What the Depression Can Teach Us About Financial Literacy
April is Financial Literacy month.  Among the primary goals for the Council for Economic Education are high school course requirements in economics and personal finance in all 50 states and the District of Columbia.  Amen! Personally, I was pressured by my parents to take Home Economics in high school.  Unbeknownst to my parents at the time, we were to be taught to sew and bake.  Don’t get me wrong. These skills come in handy when I need to sew my own Jam shorts or whip up a bundt cake but, unfortunately, they are of little help in managing the family cash flow.

Fortunately, for me financial literacy started at home.  My grandparents came of age during the Great Depression.  My father, the primary earner, worked in a very cyclical business.  It was ingrained in us by my parents and grandparents to 1) repurpose items, 2) pay with cash, 3) not pay retail prices, 4) buy used when possible, 5) do home projects ourselves, and 6) scrape to the last drop.  As Chris Rock joked, “When I was a kid, that’s all we had was Robitussin.  If you run out of it, pour some water in the jar, shake it up, more ‘tussin!”  I’m not going to lie.  It hurt to see my sister crying in the mall when she didn’t get the Benetton rugby shirt that everyone was wearing.  I was disappointed when the Mark Messier jersey I begged for turned out to be a knock off.  We’d all complain when my grandparents made us eat at the “early bird special.”  It was even worse when they would have the complimentary bread, pickles, and soup crackers wrapped up for the next day.

In hindsight, there was a real method to their madness.  To paraphrase the famed economist and philosopher Adam Smith, money makes money (translation: money has time value).  When you have a little, it is often easy to get more.  The great difficulty is to get that little.   Seen through that lens, any financial literacy lesson should begin with getting that little.  What are the simple things that families can do to get started on the path to financial health?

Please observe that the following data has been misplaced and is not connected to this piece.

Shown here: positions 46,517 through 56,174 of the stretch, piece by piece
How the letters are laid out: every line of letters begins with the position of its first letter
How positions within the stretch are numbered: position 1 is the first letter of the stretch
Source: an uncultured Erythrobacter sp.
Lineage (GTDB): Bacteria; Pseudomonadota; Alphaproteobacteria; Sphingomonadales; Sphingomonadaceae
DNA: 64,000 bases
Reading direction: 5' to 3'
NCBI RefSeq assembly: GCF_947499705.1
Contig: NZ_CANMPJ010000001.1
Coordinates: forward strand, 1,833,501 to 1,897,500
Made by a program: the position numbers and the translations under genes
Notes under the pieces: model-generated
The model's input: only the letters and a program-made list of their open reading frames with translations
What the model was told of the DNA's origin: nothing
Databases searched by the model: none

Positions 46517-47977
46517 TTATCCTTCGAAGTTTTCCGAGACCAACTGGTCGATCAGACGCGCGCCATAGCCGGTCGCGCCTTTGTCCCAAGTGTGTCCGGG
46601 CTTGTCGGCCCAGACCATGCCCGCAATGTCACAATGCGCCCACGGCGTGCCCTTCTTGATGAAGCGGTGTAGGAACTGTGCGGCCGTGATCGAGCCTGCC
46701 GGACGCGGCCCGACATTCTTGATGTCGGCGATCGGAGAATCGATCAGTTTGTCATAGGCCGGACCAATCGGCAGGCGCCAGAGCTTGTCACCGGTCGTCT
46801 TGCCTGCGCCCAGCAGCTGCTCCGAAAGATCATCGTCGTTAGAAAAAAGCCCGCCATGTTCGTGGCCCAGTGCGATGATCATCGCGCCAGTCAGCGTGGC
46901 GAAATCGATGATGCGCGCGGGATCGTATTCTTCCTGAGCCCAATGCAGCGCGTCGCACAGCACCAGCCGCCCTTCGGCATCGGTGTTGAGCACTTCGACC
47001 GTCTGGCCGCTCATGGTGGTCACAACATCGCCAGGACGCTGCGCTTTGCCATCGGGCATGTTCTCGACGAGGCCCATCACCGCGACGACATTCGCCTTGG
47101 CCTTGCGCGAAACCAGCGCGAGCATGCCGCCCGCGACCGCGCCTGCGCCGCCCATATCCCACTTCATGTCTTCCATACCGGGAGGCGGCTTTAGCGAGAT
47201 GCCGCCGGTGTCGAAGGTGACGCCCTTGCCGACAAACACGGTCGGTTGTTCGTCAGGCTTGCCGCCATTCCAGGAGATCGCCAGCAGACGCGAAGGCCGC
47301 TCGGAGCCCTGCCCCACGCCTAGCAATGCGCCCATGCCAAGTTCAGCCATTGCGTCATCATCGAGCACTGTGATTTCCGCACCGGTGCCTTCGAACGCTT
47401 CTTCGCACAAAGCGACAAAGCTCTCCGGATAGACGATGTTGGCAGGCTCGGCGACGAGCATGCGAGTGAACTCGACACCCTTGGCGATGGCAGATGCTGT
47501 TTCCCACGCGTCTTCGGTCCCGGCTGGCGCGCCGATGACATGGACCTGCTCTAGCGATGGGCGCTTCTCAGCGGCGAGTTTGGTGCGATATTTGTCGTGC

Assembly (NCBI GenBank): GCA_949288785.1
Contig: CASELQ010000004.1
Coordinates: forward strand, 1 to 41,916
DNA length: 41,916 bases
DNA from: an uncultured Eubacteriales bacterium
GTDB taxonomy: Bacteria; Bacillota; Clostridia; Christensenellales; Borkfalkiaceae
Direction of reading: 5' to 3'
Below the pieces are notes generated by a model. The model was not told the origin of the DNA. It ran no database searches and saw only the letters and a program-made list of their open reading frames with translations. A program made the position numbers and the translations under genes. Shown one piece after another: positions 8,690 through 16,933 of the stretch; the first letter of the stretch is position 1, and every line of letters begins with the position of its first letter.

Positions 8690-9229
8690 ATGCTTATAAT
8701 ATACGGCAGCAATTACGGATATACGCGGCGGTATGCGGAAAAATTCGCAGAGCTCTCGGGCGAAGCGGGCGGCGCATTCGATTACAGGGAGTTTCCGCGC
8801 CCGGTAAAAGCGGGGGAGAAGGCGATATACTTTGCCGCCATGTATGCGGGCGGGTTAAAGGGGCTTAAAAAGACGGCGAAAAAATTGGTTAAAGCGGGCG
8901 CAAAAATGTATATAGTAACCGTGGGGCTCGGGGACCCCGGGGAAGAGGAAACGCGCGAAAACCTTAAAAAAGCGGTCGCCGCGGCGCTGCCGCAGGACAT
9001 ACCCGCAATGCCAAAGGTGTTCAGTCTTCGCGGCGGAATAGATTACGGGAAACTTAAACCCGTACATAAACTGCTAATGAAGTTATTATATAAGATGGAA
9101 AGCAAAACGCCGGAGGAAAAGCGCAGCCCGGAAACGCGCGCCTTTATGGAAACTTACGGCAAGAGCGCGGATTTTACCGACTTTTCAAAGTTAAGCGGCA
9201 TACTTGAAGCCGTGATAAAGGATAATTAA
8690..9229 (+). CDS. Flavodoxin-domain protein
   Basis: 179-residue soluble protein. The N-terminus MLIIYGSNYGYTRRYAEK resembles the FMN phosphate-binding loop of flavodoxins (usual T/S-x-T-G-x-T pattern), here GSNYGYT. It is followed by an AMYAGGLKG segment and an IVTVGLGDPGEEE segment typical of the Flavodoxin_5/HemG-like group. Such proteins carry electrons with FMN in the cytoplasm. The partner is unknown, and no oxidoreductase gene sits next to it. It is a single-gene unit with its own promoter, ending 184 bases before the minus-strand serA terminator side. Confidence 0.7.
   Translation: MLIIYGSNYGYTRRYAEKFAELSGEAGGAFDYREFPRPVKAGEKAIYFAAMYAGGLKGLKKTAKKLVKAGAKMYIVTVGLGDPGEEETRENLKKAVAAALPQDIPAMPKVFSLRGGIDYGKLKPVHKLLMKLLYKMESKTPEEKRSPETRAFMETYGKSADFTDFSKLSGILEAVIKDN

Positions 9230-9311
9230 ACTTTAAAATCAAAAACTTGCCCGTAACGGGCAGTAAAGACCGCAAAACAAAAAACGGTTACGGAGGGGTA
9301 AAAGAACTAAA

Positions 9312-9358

1. Beware of little expenses

The average American family spends 16% of yearly income on everything from lottery tickets, unused gym memberships, wasted food, gambling losses, credit card interest, and wasted energy.  Your odds of winning the lottery are 1 in 291 million.  The odds of winning various casino games are below 50%.  Save the money.  Invest it in the market.  The market, as represented by the S&P 500 Index, hit new highs every 16 days since inception in 1957.

2. Every purchase has an opportunity cost

Consider coffee.  $2.95 per day doesn’t sound like a lot.  But in 5 years, you will have ingested over $5,000 worth of coffee. In 20 years, over $20,000, and in 40 years, over $40,000. That’s a lot of money for something that is (A) not a necessity (many of you will disagree) or (B) can be made at home for a fraction of the cost.

What if you invested the $40,000 of coffee money instead of drinking it? Over 40 years, assuming a hypothetical 6% annual return on investment, $2.95 invested in the market each day would amount to $177,128! With that kind of money, you are halfway to being able to franchise a Starbucks yourself.

3. Recognize that the bigger the purchase, the bigger the opportunity cost

The great Will Rogers joked, “Too many people buy things they don’t need, with money they don’t have, to impress people they don’t like.”  Everyone knows these people.  I read once that the average American buys a nice car within 14 days of inheriting money.  Think of the opportunity cost!  Consider inheriting $100,000.  If you buy an $84,000 sports car and invest the remaining $16,000, it will take you 30 years at a 6% market return to recoup the $100,000.  By then you’ll have a very old car.  If you instead buy a $23,000 car and invest the remaining $77,000, it will take you only six years at a 6% market return to get back to $100,000, and in 30 years your balance would be almost $500,000.  Or better yet, keep the car you have and invest all $100,000.

In short, save money, invest your savings, add money to your accounts as often as possible, and remain invested for the long term.  You don’t necessarily have to be as strict as my Depression-era grandparents, but they were on to something.  Now if you’ll excuse me, I’m going home to serve my family leftovers.